She plays into both common stereotypes of elderly women – acting as the sexual predator and the decayed hag. And while it does not challenge the audience to change their thinking about what is appropriate (Alison does, after all, finally seem to be that wildly inappropriate relative at Thanksgiving), she does deconstruct and lay bare the traditions and conceptions of authority, authorship, and the role of women in literary making. She does this most persuasively by bringing the audience on side: first we get a somewhat poignant description of her deafness as a result of an abusive husband; but we also see the Pardoner (one of the pilgrims) goading her on – he explicitly asks her to “spareth for no man” (l. 186). In other words, she isn’t to coddle anyone’s feelings and instead should lay everything out without censor. By setting her speech firmly in such a performative, and boozy setting (for she alludes to the prodigious amount the pilgrims will have drunk by the tale’s end), the narrative is informed by the sort of hyperbolic and caricatured tale associated with this sort of revelry.


Ultimately, Alison’s narrative is grotesque: she takes familiar tropes that in a conventional setting provoke disgust and horror and turn them into larger than life caricatures that are related with playful and edgy humor. Bringing these two reactions together ultimately makes the audience shiver with uncomfortable laughter at the tale she weaves. In this space she can expose the shortcomings of male- dominated narrative, without challenging the status quo outright.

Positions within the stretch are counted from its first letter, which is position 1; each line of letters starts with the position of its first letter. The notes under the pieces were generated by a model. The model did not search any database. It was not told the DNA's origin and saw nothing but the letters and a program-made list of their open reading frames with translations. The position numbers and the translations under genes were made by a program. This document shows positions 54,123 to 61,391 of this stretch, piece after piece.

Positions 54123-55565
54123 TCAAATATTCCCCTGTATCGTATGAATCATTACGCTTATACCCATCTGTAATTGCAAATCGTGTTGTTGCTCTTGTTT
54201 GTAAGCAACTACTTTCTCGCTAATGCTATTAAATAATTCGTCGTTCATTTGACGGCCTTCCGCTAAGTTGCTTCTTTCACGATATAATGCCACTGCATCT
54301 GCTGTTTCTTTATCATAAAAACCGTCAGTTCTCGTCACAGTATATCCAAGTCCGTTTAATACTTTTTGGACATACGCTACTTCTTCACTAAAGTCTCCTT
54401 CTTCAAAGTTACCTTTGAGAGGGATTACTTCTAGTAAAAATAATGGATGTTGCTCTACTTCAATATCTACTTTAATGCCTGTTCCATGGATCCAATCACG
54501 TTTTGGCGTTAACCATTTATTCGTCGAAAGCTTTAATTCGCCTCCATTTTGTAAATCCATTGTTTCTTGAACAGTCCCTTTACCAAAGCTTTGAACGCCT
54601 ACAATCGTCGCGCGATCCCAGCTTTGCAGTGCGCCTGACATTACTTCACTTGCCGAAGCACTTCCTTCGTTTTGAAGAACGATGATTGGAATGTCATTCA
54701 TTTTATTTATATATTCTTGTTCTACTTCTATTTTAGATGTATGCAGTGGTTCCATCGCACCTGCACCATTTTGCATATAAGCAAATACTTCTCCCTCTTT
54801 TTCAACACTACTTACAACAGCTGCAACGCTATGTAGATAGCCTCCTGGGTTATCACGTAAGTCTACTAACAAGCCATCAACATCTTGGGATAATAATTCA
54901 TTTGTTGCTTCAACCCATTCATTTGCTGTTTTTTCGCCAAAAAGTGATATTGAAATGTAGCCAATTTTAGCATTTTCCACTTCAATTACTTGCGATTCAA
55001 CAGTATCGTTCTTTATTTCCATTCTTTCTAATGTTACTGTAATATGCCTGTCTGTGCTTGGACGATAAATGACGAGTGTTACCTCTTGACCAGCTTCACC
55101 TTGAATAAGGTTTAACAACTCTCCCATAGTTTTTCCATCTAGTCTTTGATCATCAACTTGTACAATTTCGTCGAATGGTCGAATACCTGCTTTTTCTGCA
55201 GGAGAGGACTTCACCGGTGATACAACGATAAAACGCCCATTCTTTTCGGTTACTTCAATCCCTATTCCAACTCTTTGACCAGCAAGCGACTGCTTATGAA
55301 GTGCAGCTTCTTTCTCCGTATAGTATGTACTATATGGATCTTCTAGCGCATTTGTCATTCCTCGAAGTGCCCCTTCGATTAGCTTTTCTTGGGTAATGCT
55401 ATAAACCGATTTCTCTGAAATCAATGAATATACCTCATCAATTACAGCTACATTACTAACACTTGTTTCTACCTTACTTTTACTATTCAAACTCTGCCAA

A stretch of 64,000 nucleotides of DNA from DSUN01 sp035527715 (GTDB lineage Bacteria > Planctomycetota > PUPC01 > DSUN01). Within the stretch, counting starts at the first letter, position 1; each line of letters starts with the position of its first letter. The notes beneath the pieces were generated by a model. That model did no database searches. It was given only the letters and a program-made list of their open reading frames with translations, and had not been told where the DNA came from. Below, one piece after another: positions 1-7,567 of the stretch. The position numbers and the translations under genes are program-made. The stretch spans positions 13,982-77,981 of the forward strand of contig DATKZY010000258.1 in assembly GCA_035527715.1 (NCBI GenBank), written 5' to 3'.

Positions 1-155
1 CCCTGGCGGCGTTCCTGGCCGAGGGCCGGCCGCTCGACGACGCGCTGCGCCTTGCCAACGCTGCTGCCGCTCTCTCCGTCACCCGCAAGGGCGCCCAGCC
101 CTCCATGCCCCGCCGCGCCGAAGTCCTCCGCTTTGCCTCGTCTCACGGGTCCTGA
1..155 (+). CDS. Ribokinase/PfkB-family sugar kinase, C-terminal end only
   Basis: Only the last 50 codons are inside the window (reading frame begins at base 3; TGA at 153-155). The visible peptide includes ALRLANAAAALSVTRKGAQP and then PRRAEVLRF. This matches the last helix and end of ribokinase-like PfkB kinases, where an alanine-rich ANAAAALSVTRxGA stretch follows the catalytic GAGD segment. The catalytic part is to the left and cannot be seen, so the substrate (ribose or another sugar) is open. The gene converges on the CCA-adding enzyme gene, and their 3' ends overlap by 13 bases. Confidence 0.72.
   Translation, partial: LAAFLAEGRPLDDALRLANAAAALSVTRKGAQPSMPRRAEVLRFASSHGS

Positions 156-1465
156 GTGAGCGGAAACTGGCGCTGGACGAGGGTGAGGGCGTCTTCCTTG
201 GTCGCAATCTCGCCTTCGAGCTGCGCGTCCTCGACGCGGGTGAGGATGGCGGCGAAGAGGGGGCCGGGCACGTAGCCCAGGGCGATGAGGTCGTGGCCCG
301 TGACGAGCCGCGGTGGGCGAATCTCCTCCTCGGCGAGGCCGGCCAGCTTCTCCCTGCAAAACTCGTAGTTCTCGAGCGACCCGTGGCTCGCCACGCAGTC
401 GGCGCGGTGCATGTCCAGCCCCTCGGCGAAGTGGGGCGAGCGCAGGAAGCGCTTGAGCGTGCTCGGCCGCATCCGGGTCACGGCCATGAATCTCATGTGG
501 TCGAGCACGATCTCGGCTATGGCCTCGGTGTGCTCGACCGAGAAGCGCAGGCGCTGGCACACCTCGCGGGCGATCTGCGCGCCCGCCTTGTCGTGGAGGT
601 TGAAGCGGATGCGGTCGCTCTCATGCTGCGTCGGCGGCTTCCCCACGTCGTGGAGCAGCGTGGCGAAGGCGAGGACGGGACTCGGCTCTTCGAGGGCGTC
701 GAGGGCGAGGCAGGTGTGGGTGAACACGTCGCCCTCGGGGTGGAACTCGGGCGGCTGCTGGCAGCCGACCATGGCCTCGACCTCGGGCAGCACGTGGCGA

Benson, Larry D., ed. 1987. The Riverside Chaucer. Third Edition. Boston: Houghton, Mifflin Company.
Shahar, Shulamith. 1996. “The old body in medieval culture.” In Framing Medieval Bodies, edited by
Sarah Kay and Miri Rubin, 160-186. Manchester: Manchester University Press.

CAITLIN FLYNN holds a PhD in Medieval Literature from University of St Andrews, Scotland. She is currently a Humboldt Postdoctoral Fellow at the Freie Universität, Berlin. Her research interests include the theory of comedy and laughter, the grotesque, and sexuality in medieval comic verse.